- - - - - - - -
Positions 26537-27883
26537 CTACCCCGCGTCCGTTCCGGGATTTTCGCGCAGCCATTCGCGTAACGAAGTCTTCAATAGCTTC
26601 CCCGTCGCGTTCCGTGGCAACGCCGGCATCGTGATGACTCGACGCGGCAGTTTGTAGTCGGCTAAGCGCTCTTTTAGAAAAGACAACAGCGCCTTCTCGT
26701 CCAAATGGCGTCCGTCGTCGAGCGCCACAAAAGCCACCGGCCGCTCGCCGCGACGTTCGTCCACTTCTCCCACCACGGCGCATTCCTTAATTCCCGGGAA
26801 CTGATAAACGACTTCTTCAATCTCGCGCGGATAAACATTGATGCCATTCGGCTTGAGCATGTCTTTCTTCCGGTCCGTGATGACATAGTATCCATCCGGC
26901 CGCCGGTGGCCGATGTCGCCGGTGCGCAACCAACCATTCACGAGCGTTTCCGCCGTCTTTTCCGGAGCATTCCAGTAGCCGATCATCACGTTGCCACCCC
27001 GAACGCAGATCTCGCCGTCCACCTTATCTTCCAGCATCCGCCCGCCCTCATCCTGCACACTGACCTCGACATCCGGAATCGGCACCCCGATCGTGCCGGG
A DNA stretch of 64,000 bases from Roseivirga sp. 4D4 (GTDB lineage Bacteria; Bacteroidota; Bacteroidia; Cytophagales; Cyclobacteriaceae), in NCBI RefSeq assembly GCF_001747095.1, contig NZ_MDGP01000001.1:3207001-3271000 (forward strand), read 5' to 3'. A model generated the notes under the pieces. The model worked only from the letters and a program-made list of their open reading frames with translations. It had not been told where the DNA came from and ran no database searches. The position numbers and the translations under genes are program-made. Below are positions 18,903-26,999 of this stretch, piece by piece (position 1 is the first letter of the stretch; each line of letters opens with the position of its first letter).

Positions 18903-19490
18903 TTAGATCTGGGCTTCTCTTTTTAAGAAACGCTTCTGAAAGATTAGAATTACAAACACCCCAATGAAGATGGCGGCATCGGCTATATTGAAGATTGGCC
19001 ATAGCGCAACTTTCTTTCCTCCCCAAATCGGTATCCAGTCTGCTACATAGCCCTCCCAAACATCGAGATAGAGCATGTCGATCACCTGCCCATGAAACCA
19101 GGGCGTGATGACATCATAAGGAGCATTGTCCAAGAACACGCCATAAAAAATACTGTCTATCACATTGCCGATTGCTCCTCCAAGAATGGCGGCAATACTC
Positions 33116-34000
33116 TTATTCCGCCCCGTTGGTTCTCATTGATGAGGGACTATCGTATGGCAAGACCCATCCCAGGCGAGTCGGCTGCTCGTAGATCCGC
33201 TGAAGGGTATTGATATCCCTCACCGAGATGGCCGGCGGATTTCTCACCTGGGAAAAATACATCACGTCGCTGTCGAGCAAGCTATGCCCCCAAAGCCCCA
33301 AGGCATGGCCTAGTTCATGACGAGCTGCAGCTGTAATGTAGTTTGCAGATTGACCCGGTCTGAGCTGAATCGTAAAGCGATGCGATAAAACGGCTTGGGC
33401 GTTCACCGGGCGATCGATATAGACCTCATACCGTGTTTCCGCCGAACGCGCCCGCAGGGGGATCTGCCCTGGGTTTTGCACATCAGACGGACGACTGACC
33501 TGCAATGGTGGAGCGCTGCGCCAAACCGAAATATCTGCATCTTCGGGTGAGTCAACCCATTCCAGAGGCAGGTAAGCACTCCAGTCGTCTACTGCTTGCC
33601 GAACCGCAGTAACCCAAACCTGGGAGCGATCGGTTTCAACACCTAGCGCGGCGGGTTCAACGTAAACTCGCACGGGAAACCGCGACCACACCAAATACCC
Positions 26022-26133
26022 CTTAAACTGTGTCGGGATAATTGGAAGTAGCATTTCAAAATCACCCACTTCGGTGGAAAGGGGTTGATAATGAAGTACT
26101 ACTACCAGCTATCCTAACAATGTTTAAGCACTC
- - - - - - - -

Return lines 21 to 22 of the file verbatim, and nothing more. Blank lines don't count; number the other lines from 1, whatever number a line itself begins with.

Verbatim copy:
26022 CTTAAACTGTGTCGGGATAATTGGAAGTAGCATTTCAAAATCACCCACTTCGGTGGAAAGGGGTTGATAATGAAGTACT
26101 ACTACCAGCTATCCTAACAATGTTTAAGCACTC